Edmund Buer, son of Helge and Anna Buer was born, March 8, 1862 in Odde, Norway, Europe. He was in early childhood baptized and confirmed in the Lutheran faith. In 1880 he left his native land for America, locating in the State of Illinois. A few years later he journeyed westward locating on a homestead near Catlewood, S.D.
In 1886 he made a trip back to his fatherland and, after spending the winter at home, he again returned to this country arriving at Glasco, Kansas making his home with his brother, Helge for a period of three years. In 1893 Mr. Buer was united in marriage to Amelia Olsen. Before moving to their present home west of Norway twenty-three years ago, they resided for a period of about nineteen years on a farm in the vicinity of Jamestown, Kansas. To this union in marriage were born nine children.
Mr. Buer was a good husband and father, an industrious farmer, honest in his dealings, a kind and helpful neighbor. He labored faithfully in establishing and maintaining a home for his family. During his residence in the community, Mr. Buer showed a heart interest in church, school and civic enterprises. He encouraged his children to receive instruction in the Word of God, unto confirmation and to completing their course of study in the public schools.
As a member of Our Savior's Lutheran Congregation he assumed his duties with a sincere loyalty, serving in the capacity of trustee and deacon up until the time of his death. Mr. Buer's time of departure came rather unexpectedly; during his later years he was burdened with an affliction which at times caused him considerable distress.
He was taken suddenly ill Sunday, January 20. He had hopes to again regain sufficient strength to remain with us longer but the Lord willed it otherwise, when on Monday morning following he was summoned away to await his last reward at age of 72 years, 10 months and 13 days.
Those who mourn his departure are: his faithful wife, Amelia, and 9 children, Mrs. Logan Scott of Norway, Kans., Mrs. Clarence Young of Yuma, Colo., Mrs. Lester Spelts of Stromsberg, Nebr., Mrs. Emery Berry; of Scandia, Kans., Mrs. Phil Bennet of Hebron, Nebr., Mrs. Clare Nesmith, Harry, Alma, and Margaret of the home, together with twenty four grandchildren, his brother, Helge, who lives in Bellingham, Wash., six nephews and three nieces, and a host of neighbors and friends.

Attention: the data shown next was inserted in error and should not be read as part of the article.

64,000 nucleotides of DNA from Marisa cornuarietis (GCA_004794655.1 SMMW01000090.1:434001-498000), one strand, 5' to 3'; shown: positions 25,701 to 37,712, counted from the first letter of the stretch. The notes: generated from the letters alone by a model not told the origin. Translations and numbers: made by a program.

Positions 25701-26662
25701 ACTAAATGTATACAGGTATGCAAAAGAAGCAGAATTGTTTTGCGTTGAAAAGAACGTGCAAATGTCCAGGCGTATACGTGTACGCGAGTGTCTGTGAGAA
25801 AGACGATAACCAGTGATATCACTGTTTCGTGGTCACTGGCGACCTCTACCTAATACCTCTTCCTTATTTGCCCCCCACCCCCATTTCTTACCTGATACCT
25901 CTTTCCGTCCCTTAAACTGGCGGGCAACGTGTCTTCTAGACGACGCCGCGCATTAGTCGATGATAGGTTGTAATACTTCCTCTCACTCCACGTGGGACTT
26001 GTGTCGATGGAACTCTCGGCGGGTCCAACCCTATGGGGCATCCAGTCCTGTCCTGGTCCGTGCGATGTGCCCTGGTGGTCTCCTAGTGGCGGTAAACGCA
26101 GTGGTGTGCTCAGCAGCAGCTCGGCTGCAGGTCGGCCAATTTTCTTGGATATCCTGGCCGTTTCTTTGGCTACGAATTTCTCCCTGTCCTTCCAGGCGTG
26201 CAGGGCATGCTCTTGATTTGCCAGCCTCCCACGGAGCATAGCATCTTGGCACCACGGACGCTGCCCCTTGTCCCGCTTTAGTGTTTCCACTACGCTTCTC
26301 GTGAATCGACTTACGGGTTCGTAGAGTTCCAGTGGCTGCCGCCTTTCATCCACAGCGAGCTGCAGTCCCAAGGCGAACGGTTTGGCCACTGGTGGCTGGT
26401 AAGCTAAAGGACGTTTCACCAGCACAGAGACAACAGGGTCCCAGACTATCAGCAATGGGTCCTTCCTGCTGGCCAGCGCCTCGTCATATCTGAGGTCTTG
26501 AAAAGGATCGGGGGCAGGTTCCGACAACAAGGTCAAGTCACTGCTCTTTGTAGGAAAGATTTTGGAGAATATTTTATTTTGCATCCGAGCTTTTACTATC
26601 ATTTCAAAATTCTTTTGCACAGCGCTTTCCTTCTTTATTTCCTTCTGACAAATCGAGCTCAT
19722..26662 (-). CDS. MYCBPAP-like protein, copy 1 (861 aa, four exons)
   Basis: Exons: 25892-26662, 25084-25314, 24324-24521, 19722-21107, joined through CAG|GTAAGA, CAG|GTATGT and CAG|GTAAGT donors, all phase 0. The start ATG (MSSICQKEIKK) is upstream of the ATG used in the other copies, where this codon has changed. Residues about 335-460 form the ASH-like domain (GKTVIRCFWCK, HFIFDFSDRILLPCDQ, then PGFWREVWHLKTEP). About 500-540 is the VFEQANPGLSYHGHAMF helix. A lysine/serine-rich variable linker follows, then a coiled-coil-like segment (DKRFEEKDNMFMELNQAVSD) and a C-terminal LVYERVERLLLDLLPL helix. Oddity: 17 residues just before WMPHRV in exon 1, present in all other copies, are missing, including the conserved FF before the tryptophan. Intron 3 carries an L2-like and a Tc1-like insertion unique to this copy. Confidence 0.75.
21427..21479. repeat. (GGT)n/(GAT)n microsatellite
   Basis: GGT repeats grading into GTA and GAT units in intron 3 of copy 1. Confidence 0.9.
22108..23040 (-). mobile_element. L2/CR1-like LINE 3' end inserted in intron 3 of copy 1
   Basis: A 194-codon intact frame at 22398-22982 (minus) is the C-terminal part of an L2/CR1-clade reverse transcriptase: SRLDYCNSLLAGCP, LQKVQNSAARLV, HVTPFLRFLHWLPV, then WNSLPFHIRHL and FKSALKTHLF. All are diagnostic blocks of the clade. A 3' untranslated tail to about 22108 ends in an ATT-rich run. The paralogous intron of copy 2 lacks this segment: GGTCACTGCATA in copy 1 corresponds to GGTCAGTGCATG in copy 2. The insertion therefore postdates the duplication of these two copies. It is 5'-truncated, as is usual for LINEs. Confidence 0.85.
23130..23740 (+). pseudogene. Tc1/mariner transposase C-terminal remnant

May the Lord bless the pleasant memories of the departed husband, father and neighbor.
From The Scandia Journal, Scandia, Kansas, January _, 1935,
A NEIGHBOR’S REGARD
[Copied from the Scandia Journal]
The passing of Edmund Buer marked the loss of a true neighbor and friend. A man, who although firm in his convictions, he never held a grudge. His adversities never plucked his neighbor's mind. Through happiness and sorrow he remained the same loyal friend and staunch citizen that made his nearness a pleasure and his passing a sorrow never to be forgotten.
Mr. Buer was a man widely read. His understanding of the world problems and affairs was of unequaled merit. He had in his mind a solution, although not outwardly expressed; it remains in the writer's mind as of unfathomable consequence toward outside things and conditions. Talking with him was a pleasure because one could feel and enjoy the wonderful mind that guided his speech.
He climbed the height of human thought and left all superstitions far below. He sided with the weak and with a willing hand gave alms. With loyal heart he faithfully discharged all public trusts. He was a worshipper of liberty and a friend of the oppressed. Through all his life he lived as a provider, doing his duty well that (neither) family nor friend should ever dwell in want.
He lived his three score and ten yet his body was active and his sight clear. Not impaired in action or thought he engaged actively in farming and until his last days kept his plans not lagging.
May these few weak words convey to your mind our last expression of thought in regard to the one who has gone. May those who carry on follow in his footsteps. He added to the sum of human joy and were everyone for whom he did some loyal service to bring a blossom to his grave he would sleep tonight beneath a wilderness of flowers.
From the Alex Scott's